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Barker v. Bank of America, N.A.

United States District Court, D. Montana, Billings Division

February 15, 2018

JAMES L. BARKER, JEANNE A. BARKER, Plaintiffs,
v.
BANK OF AMERICA, N.A., ONEWEST BANK, CIT BANK, N.A., FIRST AMERICAN TITLE COMPANY OF MONTANA, INC., Trustee, and CHARLES PETERSON, Trustee, Defendants.

          AMENDED ORDER

          SUSAN P. WATTERS, United States District Judge

         I. Introduction

         Defendant CIT Bank N.A., [1] has moved to dismiss Plaintiffs' First Amended Complaint with prejudice under Federal Rule of Civil Procedure 12(b)(6), for failure to state a claim upon which relief can be granted. (Doc. 11). On December 8, 2017, Magistrate Judge Timothy Cavan issued his Findings and Recommendations recommending that this Court grant Defendants' Motion to Dismiss without prejudice and with leave to amend. (Doc. 24).

         When a party timely objects to any portion of the magistrate judge's Findings and Recommendations, the district court must conduct a de novo review of the portions of the Findings and Recommendations to which objections are made. 28 U.S.C. § 636(b)(1)(C); McDonnell Douglas Corp. v. Commodore Business Machines, 656 F.2d 1309, 1313 (9th Cir. 1981). The district court may then "accept, reject, or modify the recommended decision, receive further evidence, or recommit the matter to the magistrate with instructions." 28 U.S.C. § 636(b)(1). The district court is not required to review the factual and legal conclusions of the magistrate judge to which the parties do not object. United States v. Reyna-Tapia, 328 F.3d 1114, 1121 (9th Cir. 2003).

         Plaintiffs and CIT filed timely objections to Judge Cavan's Findings and Recommendations. (Docs. 28, 29). After independently reviewing and considering the objections, this Court adopts Judge Cavan's findings and recommendations, as set forth below.

         II. Relevant Background

         Neither party objects to the factual history contained in the Background section of Judge Cavan's Findings and Recommendations, accordingly, his Background section is adopted in full.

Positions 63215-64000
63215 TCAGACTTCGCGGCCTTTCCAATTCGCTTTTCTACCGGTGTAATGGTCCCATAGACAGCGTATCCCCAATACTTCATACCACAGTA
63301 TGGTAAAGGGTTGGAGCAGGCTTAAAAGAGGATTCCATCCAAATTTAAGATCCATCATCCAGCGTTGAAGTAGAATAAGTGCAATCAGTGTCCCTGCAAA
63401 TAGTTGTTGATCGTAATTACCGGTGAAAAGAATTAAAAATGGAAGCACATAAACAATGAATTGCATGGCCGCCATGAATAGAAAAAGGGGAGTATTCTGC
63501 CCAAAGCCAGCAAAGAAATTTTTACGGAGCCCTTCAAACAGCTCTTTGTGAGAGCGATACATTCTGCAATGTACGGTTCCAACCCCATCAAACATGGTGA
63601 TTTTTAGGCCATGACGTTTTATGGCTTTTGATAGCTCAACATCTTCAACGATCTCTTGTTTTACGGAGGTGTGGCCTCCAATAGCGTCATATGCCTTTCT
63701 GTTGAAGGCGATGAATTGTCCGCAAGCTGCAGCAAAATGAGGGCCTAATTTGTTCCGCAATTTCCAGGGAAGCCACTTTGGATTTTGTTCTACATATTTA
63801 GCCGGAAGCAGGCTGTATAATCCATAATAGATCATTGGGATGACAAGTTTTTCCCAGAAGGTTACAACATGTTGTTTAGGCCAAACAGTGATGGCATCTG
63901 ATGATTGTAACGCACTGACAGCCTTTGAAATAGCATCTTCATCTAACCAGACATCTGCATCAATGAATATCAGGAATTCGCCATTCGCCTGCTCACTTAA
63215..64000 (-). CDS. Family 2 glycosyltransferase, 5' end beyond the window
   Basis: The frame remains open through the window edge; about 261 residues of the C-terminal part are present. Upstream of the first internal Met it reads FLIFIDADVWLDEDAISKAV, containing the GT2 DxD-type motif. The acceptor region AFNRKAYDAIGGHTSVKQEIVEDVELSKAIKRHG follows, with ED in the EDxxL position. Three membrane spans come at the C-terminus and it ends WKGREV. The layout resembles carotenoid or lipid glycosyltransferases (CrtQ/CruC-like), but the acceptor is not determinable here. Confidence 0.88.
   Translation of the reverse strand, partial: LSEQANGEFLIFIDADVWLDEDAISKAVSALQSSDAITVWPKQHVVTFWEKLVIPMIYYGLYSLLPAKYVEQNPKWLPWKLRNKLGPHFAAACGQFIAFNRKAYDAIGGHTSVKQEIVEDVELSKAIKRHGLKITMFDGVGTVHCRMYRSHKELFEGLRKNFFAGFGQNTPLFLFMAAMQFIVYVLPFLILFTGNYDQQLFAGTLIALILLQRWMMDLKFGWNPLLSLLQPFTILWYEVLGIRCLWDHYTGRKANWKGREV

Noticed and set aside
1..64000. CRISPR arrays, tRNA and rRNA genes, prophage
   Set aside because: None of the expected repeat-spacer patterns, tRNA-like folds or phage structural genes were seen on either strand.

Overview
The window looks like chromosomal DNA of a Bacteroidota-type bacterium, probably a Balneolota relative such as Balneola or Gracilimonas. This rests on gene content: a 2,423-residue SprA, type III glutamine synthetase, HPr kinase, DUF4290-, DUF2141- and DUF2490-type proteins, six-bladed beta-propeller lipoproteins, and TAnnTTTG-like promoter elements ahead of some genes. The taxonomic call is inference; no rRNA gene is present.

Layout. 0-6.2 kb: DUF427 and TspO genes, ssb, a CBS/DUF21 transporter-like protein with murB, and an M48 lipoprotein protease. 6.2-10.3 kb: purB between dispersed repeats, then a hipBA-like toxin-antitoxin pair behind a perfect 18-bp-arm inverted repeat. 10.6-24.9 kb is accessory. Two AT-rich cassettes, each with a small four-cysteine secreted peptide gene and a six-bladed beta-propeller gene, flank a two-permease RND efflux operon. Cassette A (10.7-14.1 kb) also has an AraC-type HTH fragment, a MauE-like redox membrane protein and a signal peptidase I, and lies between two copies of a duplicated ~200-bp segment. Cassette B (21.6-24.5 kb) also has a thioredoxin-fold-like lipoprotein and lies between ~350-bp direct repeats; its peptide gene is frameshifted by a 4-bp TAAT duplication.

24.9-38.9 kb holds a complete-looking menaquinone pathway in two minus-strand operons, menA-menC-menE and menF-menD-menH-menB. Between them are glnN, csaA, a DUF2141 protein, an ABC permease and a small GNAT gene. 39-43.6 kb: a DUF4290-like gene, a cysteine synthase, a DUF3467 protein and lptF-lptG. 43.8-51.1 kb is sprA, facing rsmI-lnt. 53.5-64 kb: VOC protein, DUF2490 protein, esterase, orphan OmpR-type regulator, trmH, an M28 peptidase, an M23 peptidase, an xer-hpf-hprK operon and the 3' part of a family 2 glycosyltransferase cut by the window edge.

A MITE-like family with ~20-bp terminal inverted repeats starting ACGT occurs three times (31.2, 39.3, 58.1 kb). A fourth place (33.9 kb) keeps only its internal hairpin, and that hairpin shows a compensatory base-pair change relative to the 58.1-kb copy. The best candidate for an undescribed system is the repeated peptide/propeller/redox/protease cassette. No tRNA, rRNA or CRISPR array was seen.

III. Applicable Law

         A. Legal Standard

         A defendant may move under F.R.Civ.P 12(b)(6) to dismiss an action for failure to allege "enough facts to state a claim to relief that is plausible on its face." Bell Atl. Corp. v. Twombly, 550 U.S. 544, 570 (2007). "A claim has facial plausibility when the plaintiff pleads factual content that allows the court to draw the reasonable inference that the defendant is liable for the misconduct alleged. The plausibility standard is not akin to a 'probability requirement, ' but it asks for more than a sheer possibility that a defendant has acted unlawfully." Ashcroft v. Iqbal, 556 U.S. 662, 678 (2009) (internal citations omitted). This plausibility inquiry is "a context-specific task that requires the reviewing court to draw on its judicial experience and common sense." Id. at 679.

         For purposes of ruling on a Rule 12(b)(6) motion, a court must "accept factual allegations in the complaint as true and construe the pleadings in the light most favorable to the nonmoving party." Manzarek v. St. Paul Fire & Marine Ins. Co., 519 F.3d 1025, 1031 (9th Cir. 2008). A court is not required to "assume the truth of legal conclusions merely because they are cast in the form of factual allegations, " however. Fayer v. Vaughn, 649 F.3d 1061, 1064 (9th Cir. 2011). A court may also reject factual allegations contradicted by judicially noticed material. See Shwarz v. United States, 234 F.3d 428, 435 (9th Cir. 2OOO)(citation omitted). Finally, '"a plaintiff may plead [him]self out of court' " if he "plead[s] facts which establish that he cannot prevail on his ... claim." Weisbuch v. Cnty. of L.A., 119 F.3d 778, 783 n.l (9th Cir. 1997) (quoting Warzon v. Drew, 60 F.3d 1234, 1239 (7th Cir. 1995)).

         IV. Discussion

         A. Plaintiffs' objections

         Although Plaintiffs filed a document purportedly containing objections, it does not contain specific objections. (Doc. 29 at 1). Rather than cite any specific findings of fact or conclusions of law that Plaintiffs believe Judge Cavan made in error, Plaintiffs simply reiterate arguments in their brief and ...


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